“There is no one finer,” said the late Italian tenor Luciano Pavarotti. “If God would have a singing voice, he must sound a lot like Andrea Bocelli,” added Celine Dion, the voice behind the Titanic soundtrack.

Constantly touted as the “World’s Best-selling Classical Artist”, the Italian classical singer has impressed many since the early 90s and though he might not be of the same repute as singers like Elvis Presley or Michael Jackson, he is nonetheless, a singing legend in the classical sphere.

Since his debut in 1994, Bocelli who was also blind by the age of 12 has performed at many important places, bringing the sound of music to places like St.Peter’s Basilica, the Rod Laver Arena and the Statute of Liberty, venues that are rarely or never associated with music.

Performing at important events such as the Grammy Awards, the Academy Award and the finals of many sports tournaments, serenading the large crowds at such high octane events have become second nature to this Italian who counts the late Pope John Paul II and Bill Clinton as two of the more distinguished people in his very long list of important people that he has mesmerised with his unique voice.

Like many singers, Bocelli has given back to society by using his God given talents at the many charity concerts but he gave his first free concert on the Great Lawn of Central Park in New York. Titled Concert: One Night In Central Park, Bocelli was accompanied by the New York Philharmonic, the Westminster Symphonic choir and singers such as Celine Dion. The concert was recorded on tape and also broadcast ‘live’ through the United States, Canada and his native Italy.

But by the time you’ve read all the stuff above, you’ll realize it’s already too late to fly down to New York to hear the Italian serenade you on the lawn of Central Park, because that happened in 2011. However, the 2-hour recording that was cut into a DVD allows you the privilege of reliving the concert as the multi-camera angles bring you through the full 2 hours from many different perspectives.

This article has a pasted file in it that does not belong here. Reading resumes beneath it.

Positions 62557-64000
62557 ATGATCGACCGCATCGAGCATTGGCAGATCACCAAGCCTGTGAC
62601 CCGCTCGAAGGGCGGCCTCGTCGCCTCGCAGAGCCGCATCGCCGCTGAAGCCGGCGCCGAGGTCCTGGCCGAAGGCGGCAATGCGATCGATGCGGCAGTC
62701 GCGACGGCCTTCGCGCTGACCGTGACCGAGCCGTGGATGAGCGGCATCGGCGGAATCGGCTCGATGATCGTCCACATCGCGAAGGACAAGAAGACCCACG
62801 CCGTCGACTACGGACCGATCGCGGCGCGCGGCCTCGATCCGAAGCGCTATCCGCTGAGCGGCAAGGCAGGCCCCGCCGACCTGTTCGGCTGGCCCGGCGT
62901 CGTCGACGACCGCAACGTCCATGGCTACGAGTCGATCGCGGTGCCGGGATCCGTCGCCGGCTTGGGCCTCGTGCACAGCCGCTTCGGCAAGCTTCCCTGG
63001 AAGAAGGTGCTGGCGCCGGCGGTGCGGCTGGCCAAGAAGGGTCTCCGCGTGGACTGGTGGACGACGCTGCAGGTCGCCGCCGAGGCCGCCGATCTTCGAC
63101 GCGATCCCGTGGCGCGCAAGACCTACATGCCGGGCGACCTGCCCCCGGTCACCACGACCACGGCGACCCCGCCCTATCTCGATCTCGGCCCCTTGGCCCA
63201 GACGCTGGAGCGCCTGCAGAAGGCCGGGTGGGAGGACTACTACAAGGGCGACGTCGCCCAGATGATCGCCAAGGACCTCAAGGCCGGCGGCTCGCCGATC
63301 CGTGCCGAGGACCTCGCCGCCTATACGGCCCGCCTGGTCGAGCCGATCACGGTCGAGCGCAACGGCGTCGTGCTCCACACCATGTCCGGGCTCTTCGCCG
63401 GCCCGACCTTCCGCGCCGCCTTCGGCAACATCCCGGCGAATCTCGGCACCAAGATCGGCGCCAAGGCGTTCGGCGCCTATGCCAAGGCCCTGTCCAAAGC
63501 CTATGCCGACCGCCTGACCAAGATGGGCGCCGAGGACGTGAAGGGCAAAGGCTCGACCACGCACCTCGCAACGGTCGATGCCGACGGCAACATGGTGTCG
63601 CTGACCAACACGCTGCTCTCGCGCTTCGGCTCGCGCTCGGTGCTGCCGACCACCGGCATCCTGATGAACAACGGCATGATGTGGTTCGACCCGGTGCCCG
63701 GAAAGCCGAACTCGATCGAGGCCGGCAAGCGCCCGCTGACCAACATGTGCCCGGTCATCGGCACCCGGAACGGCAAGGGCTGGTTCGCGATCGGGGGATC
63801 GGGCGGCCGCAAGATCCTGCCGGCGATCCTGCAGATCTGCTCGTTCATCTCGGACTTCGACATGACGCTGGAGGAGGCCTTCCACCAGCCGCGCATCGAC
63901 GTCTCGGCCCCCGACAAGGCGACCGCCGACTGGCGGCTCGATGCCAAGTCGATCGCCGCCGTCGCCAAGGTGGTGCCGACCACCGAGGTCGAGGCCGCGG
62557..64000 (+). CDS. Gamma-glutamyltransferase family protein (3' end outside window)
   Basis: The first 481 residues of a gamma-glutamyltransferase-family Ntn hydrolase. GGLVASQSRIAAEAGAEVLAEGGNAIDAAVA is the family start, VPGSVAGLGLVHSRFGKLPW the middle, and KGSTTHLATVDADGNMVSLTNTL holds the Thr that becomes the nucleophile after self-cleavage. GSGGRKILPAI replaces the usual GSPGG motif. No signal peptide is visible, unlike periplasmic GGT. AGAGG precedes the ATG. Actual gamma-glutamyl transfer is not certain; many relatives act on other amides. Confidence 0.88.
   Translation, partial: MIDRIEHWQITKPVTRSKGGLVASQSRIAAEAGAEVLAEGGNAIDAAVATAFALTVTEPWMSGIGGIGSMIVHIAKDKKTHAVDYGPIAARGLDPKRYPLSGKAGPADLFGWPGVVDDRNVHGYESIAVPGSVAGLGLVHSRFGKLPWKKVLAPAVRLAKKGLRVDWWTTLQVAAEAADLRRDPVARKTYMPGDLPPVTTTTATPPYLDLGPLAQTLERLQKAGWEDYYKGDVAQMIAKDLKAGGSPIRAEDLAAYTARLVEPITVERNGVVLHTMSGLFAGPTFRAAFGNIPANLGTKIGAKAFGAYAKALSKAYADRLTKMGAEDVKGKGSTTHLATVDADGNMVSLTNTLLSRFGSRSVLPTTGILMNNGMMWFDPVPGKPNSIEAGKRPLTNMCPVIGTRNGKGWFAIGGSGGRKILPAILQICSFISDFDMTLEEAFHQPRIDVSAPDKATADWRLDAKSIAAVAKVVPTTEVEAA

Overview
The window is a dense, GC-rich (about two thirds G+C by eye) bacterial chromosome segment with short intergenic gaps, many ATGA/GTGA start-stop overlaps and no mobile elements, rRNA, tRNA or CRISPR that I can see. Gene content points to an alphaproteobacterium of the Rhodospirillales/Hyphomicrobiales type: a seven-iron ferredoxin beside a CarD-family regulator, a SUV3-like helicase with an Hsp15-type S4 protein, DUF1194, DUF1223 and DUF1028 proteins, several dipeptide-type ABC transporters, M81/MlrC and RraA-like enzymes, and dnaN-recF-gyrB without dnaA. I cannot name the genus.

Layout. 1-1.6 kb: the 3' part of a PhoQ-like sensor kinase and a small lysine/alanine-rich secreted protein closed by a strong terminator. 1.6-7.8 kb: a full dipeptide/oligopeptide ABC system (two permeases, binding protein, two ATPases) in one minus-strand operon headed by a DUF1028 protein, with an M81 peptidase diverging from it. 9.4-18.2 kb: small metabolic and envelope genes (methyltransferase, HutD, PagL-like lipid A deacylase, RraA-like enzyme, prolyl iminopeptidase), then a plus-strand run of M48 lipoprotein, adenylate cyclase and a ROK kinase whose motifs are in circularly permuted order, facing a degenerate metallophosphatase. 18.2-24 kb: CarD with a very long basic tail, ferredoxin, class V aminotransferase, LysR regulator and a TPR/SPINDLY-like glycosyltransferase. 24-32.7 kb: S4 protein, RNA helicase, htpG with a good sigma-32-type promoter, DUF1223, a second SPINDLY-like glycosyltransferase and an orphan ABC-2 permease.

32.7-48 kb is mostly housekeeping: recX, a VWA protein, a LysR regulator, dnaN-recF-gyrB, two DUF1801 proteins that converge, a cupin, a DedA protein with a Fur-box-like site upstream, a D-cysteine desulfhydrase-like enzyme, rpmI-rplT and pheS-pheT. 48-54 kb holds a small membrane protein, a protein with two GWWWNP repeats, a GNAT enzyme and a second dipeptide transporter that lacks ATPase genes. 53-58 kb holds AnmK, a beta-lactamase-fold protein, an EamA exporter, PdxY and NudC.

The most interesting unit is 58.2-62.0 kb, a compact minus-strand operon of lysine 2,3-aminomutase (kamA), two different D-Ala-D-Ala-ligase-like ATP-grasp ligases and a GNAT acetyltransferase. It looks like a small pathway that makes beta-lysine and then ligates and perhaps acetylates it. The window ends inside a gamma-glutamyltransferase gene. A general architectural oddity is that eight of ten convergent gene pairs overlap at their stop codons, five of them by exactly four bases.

Photos courtesy of Souran5 & Universal Music Singapore.

Without having to brave the cold rain, Act I of the show includes Bocelli along with fellow singers Bryn Tefel, Pretty Yende and Ana Maria Martinez performing 9 classical songs by Italian composers Verdi and Puccini.

Though songs like the Va, Tosca and O Soave Fanciulla are songs from Operas that are mainly consumed by classical music students or enthusiasts, Bocelli’s rendition accompanied by New York Philharmonic ensure that you would still be hooked as he hits every note with stunning accuracy.

While it is one thing to be a good singer, it is another to possess the presence and attention on stage. Well aware of the fact that many would probably not be aware of the Opera songs -considering it is something of an acquired taste-, music director Alan Gilbert also ensured that this concert would appeal to the masses, by incorporating the modern style pop concert theme into this classical show.